Tuesday, March 18, 2008
"Bull Durham: 21st Century Edition"
By Robert Weintraub Special to Page 2
"Bull Durham" is 20 years old, a fact that should make people of a certain age check for the sudden onset of liver spots. To celebrate, a "Collector's Edition" DVD goes on sale Tuesday, the third release of the film on disc. It contains the usual commentaries and extras, but unfortunately, doesn't address how anachronistic the movie has become in the ensuing two decades. Here then, a plot for a new, more realistic "Bull Durham: 21st Century Edition."
We meet prize rookie Ebby Calvin "Nuke" LaLoosh before his first minor league start with the Durham Bulls. Nuke signed a huge contract after 20 teams passed on him in the amateur draft because his agent is Scott Boras. Boras is steamed that his client isn't with the parent club immediately out of spring training, but nevertheless has secured a girl for Nuke to help him relax before his first game. But manager Joe Riggins kiboshes the shenanigans, telling Nuke to hit the field. Boras then cautions Riggins not to mess with his meal ticket, or he will have local anti-chewing tobacco groups hammer Riggins about his habit.
"Nuke, I'm gonna introduce you to a fella named Sandy Grimes. He hit .367 at Louisville. Or was it .371? Anyway "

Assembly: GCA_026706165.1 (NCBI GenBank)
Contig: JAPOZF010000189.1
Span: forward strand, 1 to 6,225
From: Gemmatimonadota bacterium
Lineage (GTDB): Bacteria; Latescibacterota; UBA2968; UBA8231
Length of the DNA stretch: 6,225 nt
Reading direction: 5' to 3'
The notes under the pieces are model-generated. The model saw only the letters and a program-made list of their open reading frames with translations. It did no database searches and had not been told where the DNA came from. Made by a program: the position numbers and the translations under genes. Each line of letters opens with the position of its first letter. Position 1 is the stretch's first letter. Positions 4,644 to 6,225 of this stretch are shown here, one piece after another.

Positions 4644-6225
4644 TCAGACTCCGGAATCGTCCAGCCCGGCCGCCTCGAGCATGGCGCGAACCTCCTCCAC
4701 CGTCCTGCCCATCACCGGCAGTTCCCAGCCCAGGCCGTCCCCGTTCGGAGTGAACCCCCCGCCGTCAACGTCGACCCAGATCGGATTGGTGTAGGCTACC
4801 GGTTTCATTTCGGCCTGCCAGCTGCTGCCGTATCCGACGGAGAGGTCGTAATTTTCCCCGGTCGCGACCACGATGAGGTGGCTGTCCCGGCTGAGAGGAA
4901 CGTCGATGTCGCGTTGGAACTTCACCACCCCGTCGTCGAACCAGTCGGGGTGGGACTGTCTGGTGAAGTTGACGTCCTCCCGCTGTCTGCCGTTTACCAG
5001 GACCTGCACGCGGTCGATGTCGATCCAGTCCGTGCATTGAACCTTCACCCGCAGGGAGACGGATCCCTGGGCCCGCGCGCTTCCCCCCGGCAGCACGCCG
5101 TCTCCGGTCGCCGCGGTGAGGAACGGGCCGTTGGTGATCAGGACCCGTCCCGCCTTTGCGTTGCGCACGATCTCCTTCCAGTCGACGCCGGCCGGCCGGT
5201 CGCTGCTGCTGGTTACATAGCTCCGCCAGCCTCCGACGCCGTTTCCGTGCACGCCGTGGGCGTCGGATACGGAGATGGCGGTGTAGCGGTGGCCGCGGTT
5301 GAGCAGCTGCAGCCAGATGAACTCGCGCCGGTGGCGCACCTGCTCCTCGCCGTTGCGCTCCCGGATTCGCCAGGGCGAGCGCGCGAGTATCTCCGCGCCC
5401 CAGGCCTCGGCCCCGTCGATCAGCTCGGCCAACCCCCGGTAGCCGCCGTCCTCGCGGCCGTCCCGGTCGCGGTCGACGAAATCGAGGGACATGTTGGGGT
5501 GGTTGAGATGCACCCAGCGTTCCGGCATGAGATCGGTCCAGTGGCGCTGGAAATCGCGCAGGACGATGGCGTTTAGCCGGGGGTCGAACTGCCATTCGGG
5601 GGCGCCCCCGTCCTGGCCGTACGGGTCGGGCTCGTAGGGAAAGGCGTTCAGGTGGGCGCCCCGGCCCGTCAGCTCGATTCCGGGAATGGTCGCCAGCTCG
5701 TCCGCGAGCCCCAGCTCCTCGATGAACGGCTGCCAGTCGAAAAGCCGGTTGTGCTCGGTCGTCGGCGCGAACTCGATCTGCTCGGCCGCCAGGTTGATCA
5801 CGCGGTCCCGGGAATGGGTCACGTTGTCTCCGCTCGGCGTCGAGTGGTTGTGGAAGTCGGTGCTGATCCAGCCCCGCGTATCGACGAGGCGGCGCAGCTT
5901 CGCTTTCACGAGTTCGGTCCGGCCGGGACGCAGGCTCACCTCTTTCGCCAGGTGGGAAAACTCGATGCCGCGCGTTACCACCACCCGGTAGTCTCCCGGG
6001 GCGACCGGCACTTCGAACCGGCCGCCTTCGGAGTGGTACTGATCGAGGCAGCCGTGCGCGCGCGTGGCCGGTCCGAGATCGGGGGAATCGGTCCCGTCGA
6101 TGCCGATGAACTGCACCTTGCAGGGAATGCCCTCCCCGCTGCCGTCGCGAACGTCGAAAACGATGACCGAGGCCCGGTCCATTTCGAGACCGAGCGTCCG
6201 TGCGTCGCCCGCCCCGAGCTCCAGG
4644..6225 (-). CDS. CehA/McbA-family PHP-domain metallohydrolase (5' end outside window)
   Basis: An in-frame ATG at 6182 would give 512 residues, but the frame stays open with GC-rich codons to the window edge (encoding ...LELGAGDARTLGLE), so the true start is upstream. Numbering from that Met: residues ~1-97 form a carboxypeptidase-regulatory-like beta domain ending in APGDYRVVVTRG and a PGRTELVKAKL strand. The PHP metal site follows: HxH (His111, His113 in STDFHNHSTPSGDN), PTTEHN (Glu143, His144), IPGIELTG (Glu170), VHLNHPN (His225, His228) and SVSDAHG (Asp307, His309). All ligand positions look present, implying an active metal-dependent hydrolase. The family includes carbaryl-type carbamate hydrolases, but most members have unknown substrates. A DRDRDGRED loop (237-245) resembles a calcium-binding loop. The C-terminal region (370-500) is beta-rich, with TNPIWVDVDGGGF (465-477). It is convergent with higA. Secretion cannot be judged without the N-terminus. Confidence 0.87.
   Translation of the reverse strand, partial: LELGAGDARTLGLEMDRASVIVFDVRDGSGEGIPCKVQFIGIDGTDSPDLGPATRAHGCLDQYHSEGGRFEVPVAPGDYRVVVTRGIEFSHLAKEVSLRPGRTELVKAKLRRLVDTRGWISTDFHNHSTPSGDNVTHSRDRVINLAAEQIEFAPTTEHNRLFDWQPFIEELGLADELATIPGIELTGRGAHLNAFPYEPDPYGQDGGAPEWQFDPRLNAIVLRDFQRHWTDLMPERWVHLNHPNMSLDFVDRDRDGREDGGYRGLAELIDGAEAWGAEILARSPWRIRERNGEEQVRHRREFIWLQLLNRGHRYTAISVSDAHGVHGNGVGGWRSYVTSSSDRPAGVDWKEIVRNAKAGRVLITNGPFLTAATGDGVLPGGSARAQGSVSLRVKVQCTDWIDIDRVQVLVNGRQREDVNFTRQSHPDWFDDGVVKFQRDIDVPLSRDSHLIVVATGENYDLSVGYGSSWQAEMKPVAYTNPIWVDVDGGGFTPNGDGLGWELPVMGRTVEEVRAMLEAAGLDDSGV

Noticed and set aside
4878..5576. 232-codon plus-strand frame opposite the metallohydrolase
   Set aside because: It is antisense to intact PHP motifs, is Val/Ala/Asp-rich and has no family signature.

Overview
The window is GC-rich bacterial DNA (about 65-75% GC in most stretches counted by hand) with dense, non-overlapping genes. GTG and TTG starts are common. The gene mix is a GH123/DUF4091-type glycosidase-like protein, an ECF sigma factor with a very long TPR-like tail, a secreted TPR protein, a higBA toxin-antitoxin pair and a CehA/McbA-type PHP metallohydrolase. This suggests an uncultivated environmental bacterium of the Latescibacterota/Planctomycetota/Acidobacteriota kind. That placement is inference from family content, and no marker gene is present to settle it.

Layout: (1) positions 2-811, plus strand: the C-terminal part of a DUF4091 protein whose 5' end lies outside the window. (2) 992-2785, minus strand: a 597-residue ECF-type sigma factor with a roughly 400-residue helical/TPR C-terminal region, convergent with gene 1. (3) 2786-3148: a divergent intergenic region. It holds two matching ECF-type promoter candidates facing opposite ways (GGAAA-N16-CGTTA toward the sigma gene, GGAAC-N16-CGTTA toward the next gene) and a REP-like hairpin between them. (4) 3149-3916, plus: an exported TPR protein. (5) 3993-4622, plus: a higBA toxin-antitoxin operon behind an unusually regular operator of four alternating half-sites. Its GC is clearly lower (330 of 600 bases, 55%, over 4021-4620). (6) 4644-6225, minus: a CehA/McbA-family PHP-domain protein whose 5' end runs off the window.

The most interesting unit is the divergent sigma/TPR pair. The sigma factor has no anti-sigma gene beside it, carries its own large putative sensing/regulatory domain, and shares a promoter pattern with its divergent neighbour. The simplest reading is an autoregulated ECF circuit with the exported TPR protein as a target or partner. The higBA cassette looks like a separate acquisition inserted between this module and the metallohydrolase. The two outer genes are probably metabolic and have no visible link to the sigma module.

Nuke strikes out 18, walks 18, and hits the mascot in a memorable performance that immediately becomes a YouTube classic. After the game, Riggins sits through a conference call with the parent club's GM and director of scouting, who berate the manager for allowing LaLoosh to exceed his strict pitch count. Riggins hangs up, and grumbles to pitching coach Larry Hockett about "the worst part of a manager's job -- dealing with know-nothing bosses." Hockett replies that it beats "selling cheap MP3 players at Sears." Nuke appears afterward on dozens of radio and television shows, feeding the worry of the big club that Nuke might be out of control.
Enter savvy veteran Crash Davis, having been acquired by the Bulls for the express purpose of babysitting Nuke. Crash introduces himself to Nuke by picking a fight with him outside a local bar. Nuke misses Crash with a thrown ball, and is dropped by a single punch. In response, Nuke's posse of 10 hometown hangers-on, the "Meat Puppets," pummel Davis, putting him on the disabled list for 15 days. The Bulls announce the injury as "back spasms." Despite his bruised state, Crash, ever the professional, gets together with Nuke, and over a few beers, counsels him on reality -- the fact that an aging Crash punched him out proves that Nuke needs to put on some muscle, and fast. Crash tells Nuke about the wonders of HGH, and introduces him to Sandy Grimes, a former minor leaguer (who hit .371 at Louisville) turned Durham pool hall operator who can hook up LaLoosh with the drugs without any hassles.